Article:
Moving Franciscan Manzanita: Not Cheap

Franciscan Manzanita.jpeg
© California Academy of Sciences
The most expensive bush since Reggie Bush?
Readers may recall the irony of scientists discovering an "extinct" Franciscan Manzanita, a plant no one had seen for 60 years in the wild, right in the middle of land about to be leveled for a highway project.

At the time, we were told it cost Caltrans some $80,000 to move the sprawling bush from Doyle Drive to a safe and undisclosed location. But today the Chronicle notes that the tally was far more than that: $140,000 to uproot the aging plant and $35,000 in "support" services from "geological, botanical and climate experts." By the way, the company that moved the manzanita told SF Weekly the normal tab for such a job would be around $15,000.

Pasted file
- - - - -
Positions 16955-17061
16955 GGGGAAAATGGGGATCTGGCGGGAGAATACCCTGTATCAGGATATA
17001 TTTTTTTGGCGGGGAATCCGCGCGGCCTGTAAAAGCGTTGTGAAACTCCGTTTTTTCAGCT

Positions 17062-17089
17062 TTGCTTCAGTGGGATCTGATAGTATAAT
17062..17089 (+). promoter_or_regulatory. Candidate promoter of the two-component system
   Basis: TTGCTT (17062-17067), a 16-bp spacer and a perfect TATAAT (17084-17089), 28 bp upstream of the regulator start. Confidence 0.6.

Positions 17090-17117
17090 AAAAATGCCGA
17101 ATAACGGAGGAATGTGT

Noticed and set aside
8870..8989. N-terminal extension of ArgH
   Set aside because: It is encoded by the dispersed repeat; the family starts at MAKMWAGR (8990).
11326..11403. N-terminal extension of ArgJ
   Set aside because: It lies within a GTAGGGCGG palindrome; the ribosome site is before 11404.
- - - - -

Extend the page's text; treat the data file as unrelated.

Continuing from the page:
If indignant taxpayers want to shake their fists a bit more, SF Weekly reported back in January that Caltrans is also on the hook for 10 years of care for the Franciscan Manzanita -- at an estimated $65,000. (This number, like the others we were told at the time, could grow).  

Caltrans landscape architect Dave Yam told us that providing funds for watering, weeding, and expert botanists' fees if one ever has to be rushed out to administer to the plant at a moment's notice was the "right thing to do."

But it also warrants mentioning that the quick, generous, and environmentalist-friendly response to the discovery of one of the world's rarest plants in the middle of a highway construction project, while expensive, was a money-saver in even the short run. Quite simply, it kept litigious environmental groups such as the Center for Biological Diversity from filing suit or calling for time- and money-draining environmental reviews of the billion-dollar Doyle Drive project.

In the end, the several hundred thousand dollars that continues to support the Franciscan Manzanita probably doesn't cover the cost of breaktime coffee for the Doyle Drive reconstruction.

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